The ‘safe harbour’ rules would ensure certainty in taxation of overseas transactions between related parties and reduce transfer pricing-related cases
In a move aims to curtail tax-related disputes with multinational corporations (MNCs) operating in India, the finance ministry has notified ‘safe harbour’ rules. These rules are easier than those announced in a draft and would ensure certainty in taxation of overseas transactions between related parties and reduce transfer pricing-related cases.
"This is a welcome move. It reflects the fact that the Indian Government has its ears to the ground and is listening to the taxpayers and softening the disparity between the transfer pricing positions adopted by the revenue officials and the taxpayers to the extent feasible," said Fatema Hunaid, partner for tax and regulatory services- transfer pricing at Grant Thornton India LLP.
This follows a slew of transfer pricing disputes with many MNCs in the past year, which had hurt the investment environment.
The new rules will be applicable for five years beginning from Assessment Year 2013-14.
Safe harbour rules lay down the framework within which the Income Tax authority shall accept the transfer price declared by the taxpayer. Here, taxpayers follow a simple set of rules/margins under which transfer prices are automatically accepted by the Income Tax authorities.
Transfer pricing, or the value at which companies trade products, services, shares or assets between units across borders, is a regular part of doing business for a multinational. According to experts, transfer pricing is used by companies to minimise their tax payouts.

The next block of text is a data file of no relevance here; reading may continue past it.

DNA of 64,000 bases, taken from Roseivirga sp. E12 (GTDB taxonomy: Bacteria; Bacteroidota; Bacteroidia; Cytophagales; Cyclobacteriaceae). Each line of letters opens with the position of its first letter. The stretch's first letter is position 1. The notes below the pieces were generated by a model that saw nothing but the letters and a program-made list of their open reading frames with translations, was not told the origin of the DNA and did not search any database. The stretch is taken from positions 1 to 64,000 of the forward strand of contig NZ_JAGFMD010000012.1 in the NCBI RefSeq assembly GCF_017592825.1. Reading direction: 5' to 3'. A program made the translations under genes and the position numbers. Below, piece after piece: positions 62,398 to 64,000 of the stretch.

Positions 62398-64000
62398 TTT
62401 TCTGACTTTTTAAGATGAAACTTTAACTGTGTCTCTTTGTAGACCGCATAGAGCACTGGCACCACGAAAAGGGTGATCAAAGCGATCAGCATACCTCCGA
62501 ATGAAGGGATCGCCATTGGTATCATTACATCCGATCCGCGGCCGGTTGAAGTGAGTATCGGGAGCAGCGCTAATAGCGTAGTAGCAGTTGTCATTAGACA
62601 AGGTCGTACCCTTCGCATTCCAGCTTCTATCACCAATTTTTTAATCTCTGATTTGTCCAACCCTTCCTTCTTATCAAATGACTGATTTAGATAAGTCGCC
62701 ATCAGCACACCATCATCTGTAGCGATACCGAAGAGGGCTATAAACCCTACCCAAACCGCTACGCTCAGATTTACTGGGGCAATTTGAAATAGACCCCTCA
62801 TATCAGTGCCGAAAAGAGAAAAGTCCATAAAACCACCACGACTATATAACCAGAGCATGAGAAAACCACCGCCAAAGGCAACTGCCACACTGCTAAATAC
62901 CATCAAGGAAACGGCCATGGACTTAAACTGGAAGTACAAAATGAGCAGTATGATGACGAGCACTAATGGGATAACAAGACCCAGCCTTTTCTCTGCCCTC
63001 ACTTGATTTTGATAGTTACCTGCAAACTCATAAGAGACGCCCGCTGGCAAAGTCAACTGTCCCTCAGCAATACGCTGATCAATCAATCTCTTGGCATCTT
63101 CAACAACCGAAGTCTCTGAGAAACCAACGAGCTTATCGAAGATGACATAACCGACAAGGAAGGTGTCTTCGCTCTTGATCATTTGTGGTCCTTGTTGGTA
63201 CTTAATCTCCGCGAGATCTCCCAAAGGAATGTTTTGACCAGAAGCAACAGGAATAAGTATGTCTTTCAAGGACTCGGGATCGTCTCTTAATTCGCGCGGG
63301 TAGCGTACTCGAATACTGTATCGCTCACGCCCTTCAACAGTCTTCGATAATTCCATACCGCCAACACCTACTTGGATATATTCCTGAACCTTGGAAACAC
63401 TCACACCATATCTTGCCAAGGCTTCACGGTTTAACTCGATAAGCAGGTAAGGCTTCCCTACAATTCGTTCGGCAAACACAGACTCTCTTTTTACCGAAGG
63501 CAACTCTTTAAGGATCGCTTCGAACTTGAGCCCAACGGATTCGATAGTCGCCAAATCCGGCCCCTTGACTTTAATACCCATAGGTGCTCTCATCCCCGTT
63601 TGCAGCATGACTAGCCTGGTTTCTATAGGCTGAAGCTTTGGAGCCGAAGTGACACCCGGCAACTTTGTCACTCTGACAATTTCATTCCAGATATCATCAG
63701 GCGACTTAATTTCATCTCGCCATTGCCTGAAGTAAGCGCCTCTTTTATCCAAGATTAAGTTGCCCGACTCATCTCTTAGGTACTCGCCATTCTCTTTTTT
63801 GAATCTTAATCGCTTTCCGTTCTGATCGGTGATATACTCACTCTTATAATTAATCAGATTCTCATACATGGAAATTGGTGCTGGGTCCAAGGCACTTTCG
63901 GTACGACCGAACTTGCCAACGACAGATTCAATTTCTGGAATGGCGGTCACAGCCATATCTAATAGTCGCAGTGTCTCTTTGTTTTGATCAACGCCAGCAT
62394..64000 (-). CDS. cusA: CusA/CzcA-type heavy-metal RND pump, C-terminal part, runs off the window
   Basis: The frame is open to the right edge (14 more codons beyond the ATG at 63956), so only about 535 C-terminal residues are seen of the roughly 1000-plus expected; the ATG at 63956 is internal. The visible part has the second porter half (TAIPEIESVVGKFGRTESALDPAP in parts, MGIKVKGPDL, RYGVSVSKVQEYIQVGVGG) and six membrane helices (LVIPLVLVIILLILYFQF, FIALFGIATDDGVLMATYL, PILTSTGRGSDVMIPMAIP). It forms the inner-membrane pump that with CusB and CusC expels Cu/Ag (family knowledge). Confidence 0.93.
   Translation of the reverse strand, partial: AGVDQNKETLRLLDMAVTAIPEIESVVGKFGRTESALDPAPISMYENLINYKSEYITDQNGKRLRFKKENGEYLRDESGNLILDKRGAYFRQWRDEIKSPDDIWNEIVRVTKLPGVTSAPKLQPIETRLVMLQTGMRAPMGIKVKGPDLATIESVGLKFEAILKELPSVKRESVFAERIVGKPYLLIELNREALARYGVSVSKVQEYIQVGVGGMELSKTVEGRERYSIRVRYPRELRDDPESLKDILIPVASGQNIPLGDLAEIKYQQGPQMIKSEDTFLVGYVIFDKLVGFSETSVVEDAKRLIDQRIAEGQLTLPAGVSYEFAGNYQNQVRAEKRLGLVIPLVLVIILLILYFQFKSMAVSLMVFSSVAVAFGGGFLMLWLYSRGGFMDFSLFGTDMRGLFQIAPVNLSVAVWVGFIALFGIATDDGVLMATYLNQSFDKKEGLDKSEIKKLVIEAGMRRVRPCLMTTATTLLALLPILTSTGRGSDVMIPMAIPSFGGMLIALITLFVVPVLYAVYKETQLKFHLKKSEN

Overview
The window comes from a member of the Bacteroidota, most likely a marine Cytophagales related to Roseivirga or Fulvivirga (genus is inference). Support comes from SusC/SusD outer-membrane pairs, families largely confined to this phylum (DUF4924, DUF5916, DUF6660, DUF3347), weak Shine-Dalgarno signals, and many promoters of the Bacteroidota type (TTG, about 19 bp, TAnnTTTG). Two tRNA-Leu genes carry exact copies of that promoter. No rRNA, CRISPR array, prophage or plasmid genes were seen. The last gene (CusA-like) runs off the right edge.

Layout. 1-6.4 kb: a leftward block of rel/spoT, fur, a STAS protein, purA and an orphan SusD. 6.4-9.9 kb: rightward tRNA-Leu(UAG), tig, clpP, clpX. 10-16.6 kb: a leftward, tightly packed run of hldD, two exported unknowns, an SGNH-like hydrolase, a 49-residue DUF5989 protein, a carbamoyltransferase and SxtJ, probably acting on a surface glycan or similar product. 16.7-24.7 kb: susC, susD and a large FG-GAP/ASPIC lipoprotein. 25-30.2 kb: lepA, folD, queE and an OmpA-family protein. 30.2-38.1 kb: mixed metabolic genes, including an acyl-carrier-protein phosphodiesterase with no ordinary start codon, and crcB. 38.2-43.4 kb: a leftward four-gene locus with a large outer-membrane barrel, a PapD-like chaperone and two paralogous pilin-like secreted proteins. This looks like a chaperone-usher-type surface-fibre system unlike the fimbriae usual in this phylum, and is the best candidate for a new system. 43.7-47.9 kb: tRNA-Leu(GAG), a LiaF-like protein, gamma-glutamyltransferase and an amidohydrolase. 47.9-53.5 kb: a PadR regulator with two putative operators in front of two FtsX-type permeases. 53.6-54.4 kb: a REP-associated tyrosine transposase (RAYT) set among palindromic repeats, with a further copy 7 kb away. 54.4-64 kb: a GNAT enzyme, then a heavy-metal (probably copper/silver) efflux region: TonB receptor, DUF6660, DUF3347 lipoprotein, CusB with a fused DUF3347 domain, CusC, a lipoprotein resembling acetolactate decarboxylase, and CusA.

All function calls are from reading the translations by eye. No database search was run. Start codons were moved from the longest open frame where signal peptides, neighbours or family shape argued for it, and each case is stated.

Hunaid said, "The rules seem like a condensed Advanced Pricing Agreement (APA) kind of mechanism for the taxpayers (IT, ITES, KPO and auto-components manufacturers, intra-group outbound loans and corporate guarantees). Notwithstanding the similarity of the safe harbour rules with the APA regime, these do not have the trappings of a regular APA program and is quite real-time and cost effective in providing a fast-track transfer pricing certainty to the taxpayers so to say."
The rules also provide for an almost real-time audit by the revenue officials regarding the eligibility of the safe harbour claim of the taxpayers. The taxpayers have now also been provided with a resolution mechanism in case their claim is objected to by the revenue officials. This heralds real-time course correction by the taxpayers as against waiting for the normal period of three to four years from the end of the relevant financial year for a normal scrutiny audit to take place.
The other key highlights of the final safe harbour rules are that the turnover ceiling of Rs100 crore for IT/ITES has been removed entirely, thereby making this route available to the industry as a whole. A differential safe harbour profit margin declaration of 20% for below Rs500 crore and 22% for above Rs500 crore has been prescribed. Another positive outcome for Knowledge Process Outsourcing (KPO) services in the final rules is that the initial profit margin of 30% has now been reduced to 25% and the definition has also been rationalised to remove regular Business Process Outsourcing (BPO) activities.